In addition to the two memory architectures illustrated by use of the MMUs 120, 122, data communications port 126 illustrates a third memory architecture useful in NOCs capable of being utilized in embodiments of the present invention. Port 126 provides a direct connection between an IP block 104 of the NOC 102 and off-chip memory 112. With no MMU in the processing path, this architecture provides utilization of a physical address space by all the IP blocks of the NOC. In sharing the address space bi-directionally, all the IP blocks of the NOC can access memory in the address space by memory-addressed messages, including loads and stores, directed through the IP block connected directly to the port 126. The port 126 includes the pins and other interconnections required to conduct signals between the NOC and the off-chip memory 112, as well as sufficient intelligence to convert message packets from the NOC packet format to the bus format required by the off-chip memory 112.

In the example of FIG. 2, one of the IP blocks is designated a host interface processor 128. A host interface processor 128 provides an interface between the NOC and a host computer 10 in which the NOC may be installed and also provides data processing services to the other IP blocks on the NOC, including, for example, receiving and dispatching among the IP blocks of the NOC data processing requests from the host computer. A NOC may, for example, implement a video graphics adapter 26 or a coprocessor 28 on a larger computer 10 as described above with reference to FIG. 1. In the example of FIG. 2, the host interface processor 128 is connected to the larger host computer through a data communications port 130. The port 130 includes the pins and other interconnections required to conduct signals between the NOC and the host computer, as well as sufficient intelligence to convert message packets from the NOC to the bus format required by the host computer 10. In the example of the NOC coprocessor in the computer of FIG. 1, such a port would provide data communications format translation between the link structure of the NOC coprocessor 28 and the protocol required for the front side bus 36 between the NOC coprocessor 28 and the bus adapter 18.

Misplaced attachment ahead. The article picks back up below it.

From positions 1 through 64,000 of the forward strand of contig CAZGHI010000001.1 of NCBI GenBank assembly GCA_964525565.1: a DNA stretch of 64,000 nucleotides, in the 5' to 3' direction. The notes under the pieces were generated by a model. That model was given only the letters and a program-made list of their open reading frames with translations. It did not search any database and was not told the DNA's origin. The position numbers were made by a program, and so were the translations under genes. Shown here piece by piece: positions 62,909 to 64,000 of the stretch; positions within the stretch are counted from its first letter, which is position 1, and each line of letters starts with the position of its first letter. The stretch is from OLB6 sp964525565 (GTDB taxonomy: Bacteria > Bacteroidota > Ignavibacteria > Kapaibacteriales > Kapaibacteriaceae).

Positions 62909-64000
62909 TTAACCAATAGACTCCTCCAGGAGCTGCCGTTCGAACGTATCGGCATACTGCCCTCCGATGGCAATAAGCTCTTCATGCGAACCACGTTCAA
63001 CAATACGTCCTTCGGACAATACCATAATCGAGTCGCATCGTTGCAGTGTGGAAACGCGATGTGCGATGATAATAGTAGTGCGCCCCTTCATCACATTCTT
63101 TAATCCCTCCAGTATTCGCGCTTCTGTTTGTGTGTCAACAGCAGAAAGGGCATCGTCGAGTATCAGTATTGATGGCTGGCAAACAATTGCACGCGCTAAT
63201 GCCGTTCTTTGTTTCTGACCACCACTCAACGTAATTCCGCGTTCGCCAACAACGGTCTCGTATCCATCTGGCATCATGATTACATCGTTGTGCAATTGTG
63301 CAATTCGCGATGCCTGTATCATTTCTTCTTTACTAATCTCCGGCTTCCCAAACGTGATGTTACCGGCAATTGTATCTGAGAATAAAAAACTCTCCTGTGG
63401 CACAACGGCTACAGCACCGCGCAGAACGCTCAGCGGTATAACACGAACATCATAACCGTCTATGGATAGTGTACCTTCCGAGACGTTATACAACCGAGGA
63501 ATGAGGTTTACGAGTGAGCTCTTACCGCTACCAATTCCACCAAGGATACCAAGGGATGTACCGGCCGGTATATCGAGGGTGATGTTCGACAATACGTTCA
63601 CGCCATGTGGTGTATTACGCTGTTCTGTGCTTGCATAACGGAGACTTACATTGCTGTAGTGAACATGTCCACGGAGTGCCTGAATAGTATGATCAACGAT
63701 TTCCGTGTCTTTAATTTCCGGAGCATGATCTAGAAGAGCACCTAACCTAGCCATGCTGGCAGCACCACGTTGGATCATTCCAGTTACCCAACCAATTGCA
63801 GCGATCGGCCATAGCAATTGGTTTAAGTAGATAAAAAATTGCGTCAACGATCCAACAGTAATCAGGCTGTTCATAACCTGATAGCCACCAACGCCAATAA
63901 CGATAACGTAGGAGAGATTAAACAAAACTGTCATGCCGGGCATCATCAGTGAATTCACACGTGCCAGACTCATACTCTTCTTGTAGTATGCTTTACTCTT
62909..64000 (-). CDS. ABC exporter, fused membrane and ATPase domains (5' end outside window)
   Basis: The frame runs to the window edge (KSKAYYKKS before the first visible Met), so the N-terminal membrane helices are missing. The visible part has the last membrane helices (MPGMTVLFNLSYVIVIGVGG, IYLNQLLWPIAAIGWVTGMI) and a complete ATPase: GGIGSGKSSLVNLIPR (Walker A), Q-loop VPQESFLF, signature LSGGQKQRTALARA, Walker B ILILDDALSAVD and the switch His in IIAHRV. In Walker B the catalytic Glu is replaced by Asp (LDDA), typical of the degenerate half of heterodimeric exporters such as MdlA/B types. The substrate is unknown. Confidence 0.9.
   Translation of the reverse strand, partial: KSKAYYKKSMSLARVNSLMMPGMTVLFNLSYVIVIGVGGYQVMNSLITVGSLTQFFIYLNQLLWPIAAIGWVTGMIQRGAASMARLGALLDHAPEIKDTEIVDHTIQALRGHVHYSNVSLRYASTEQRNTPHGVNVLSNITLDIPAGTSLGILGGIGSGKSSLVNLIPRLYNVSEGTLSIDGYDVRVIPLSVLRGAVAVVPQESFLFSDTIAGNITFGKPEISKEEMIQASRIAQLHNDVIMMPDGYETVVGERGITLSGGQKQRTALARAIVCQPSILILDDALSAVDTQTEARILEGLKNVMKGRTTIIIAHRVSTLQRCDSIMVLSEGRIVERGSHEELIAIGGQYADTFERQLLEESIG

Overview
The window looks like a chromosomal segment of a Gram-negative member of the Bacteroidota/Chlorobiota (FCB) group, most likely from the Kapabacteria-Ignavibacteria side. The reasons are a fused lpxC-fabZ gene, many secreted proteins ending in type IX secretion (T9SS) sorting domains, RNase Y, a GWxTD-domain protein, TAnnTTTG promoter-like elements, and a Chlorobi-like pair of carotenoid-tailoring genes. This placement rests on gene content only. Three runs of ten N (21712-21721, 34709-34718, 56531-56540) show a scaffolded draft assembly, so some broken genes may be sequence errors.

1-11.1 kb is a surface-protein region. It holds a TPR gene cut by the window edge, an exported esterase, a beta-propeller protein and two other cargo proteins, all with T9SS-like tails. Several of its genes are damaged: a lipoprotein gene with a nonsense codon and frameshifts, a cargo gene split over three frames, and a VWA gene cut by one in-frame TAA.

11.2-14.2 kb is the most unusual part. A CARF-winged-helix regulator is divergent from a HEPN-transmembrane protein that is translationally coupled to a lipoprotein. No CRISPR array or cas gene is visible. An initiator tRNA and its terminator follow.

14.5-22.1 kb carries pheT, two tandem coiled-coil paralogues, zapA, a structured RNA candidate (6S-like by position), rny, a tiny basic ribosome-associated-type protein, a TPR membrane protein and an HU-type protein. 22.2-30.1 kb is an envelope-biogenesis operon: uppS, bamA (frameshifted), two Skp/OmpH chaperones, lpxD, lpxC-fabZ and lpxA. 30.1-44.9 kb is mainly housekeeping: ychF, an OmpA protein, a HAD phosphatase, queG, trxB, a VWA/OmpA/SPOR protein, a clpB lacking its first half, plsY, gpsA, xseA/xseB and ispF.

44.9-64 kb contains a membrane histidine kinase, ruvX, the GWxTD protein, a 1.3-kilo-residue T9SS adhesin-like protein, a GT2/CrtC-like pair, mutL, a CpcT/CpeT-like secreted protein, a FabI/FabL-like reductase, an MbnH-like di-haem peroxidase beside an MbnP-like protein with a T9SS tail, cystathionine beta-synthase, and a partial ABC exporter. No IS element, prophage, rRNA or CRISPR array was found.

FIG. 3 next illustrates a functional block diagram illustrating in greater detail the components implemented within an IP block 104, memory communications controller 106, network interface controller 108 and router 110 in NOC 102, collectively illustrated at 132. IP block 104 includes a computer processor 134 and I/O functionality 136. In this example, computer memory is represented by a segment of random access memory (‘RAM’) 138 in IP block 104. The memory, as described above with reference to FIG. 2, can occupy segments of a physical address space whose contents on each IP block are addressable and accessible from any IP block in the NOC. The processors 134, I/O capabilities 136, and memory 138 in each IP block effectively implement the IP blocks as generally programmable microcomputers. As explained above, however, in the scope of the present invention, IP blocks generally represent reusable units of synchronous or asynchronous logic used as building blocks for data processing within a NOC. Implementing IP blocks as generally programmable microcomputers, therefore, although a common embodiment useful for purposes of explanation, is not a limitation of the present invention.

In NOC 102 of FIG. 3, each memory communications controller 106 includes a plurality of memory communications execution engines 140. Each memory communications execution engine 140 is enabled to execute memory communications instructions from an IP block 104, including bidirectional memory communications instruction flow 141, 142, 144 between the network and the IP block 104. The memory communications instructions executed by the memory communications controller may originate, not only from the IP block adapted to a router through a particular memory communications controller, but also from any IP block 104 anywhere in NOC 102. That is, any IP block in the NOC can generate a memory communications instruction and transmit that memory communications instruction through the routers of the NOC to another memory communications controller associated with another IP block for execution of that memory communications instruction. Such memory communications instructions can include, for example, translation lookaside buffer control instructions, cache control instructions, barrier instructions, and memory load and store instructions.